The Courts Service says that the introduction of remote hearings last year has strengthened the case for pressing ahead with plans to facilitate the electronic management of cases.
In its annual report, published earlier this week, the courts body says that virtual hearings led to an increase in administrative work linked to the scheduling, communications and management of case parties.
“The lack of integration of remote-hearing solutions with a modern case-management system resulted in an increased workload for Courts Service staff,” it says.
‘Less than satisfactory’
The courts body notes that, while there were remote hearings of cases, original documents for court still had to be filed physically in the High Court’s central office.
Travel and other restrictions meant that the Courts Service had to introduce an appointments system for personal callers, which was strictly limited to urgent business.
“We acknowledge that this situation was less than satisfactory for both court users and staff,” the report says.
It adds that the additional administrative burden associated with remote courts and new ways of working was “substantial”, in the absence of systems to facilitate easy communication with court users: “Work is progressing to lighten this administrative load in 2021,” the report says.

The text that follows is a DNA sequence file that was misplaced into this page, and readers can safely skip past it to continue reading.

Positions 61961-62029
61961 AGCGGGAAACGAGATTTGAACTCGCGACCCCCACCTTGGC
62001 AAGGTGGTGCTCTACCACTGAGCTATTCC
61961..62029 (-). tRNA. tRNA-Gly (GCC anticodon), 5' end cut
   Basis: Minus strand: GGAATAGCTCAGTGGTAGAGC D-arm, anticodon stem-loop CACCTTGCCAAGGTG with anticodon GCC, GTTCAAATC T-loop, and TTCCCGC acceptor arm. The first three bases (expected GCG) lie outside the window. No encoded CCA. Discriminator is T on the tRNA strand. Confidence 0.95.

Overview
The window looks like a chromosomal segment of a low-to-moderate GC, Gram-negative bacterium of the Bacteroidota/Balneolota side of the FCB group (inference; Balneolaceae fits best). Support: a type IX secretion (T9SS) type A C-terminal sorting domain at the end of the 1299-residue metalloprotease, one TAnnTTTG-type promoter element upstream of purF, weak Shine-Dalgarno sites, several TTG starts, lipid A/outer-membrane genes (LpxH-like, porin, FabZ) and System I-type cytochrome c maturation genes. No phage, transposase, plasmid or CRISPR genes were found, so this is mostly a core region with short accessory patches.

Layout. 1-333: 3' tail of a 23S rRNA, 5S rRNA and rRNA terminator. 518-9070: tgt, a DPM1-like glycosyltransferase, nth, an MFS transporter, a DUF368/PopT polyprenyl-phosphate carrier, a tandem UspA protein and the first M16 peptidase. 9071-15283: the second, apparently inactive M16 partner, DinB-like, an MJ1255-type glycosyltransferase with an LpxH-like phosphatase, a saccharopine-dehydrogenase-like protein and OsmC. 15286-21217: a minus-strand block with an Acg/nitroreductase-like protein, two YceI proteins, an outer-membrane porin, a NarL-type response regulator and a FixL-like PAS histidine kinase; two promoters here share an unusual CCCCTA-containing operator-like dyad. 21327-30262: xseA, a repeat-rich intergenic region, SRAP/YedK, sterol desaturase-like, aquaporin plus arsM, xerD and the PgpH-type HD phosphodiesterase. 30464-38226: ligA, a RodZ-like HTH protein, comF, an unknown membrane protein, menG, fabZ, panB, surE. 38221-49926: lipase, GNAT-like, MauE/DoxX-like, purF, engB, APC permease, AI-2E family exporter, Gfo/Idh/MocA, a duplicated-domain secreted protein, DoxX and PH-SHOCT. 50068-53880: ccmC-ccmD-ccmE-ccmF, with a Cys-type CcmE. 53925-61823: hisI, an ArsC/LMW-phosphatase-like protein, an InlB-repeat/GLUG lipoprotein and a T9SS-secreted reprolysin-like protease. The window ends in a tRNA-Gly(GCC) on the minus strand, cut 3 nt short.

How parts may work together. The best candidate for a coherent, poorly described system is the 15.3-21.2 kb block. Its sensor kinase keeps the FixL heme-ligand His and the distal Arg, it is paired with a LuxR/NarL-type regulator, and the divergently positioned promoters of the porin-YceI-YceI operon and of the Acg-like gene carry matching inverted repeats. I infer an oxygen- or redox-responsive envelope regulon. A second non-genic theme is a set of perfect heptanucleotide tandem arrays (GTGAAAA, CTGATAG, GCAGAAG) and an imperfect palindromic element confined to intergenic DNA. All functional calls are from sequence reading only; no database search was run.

Data strategy planned
The report comments that the experience of 2020 has highlighted the need for “a coherent, end-to-end, digitally-enabled, case-management platform”.
The Courts Service notes, in particular, that the lack of a unified data model for case tracking posed challenges.
“It also highlighted the importance of data as both an operational and strategic asset to the organisation, and the challenges in this area will be used to inform the upcoming data strategy due to be published in 2021,” the report says.
The body is planning a strategic review of its desktop and core IT services this year, which will take into account the lessons learned from 2020.
“Modern collaboration and communications tools are an ongoing requirement of the judiciary and staff, along with the necessary supports,” the report says.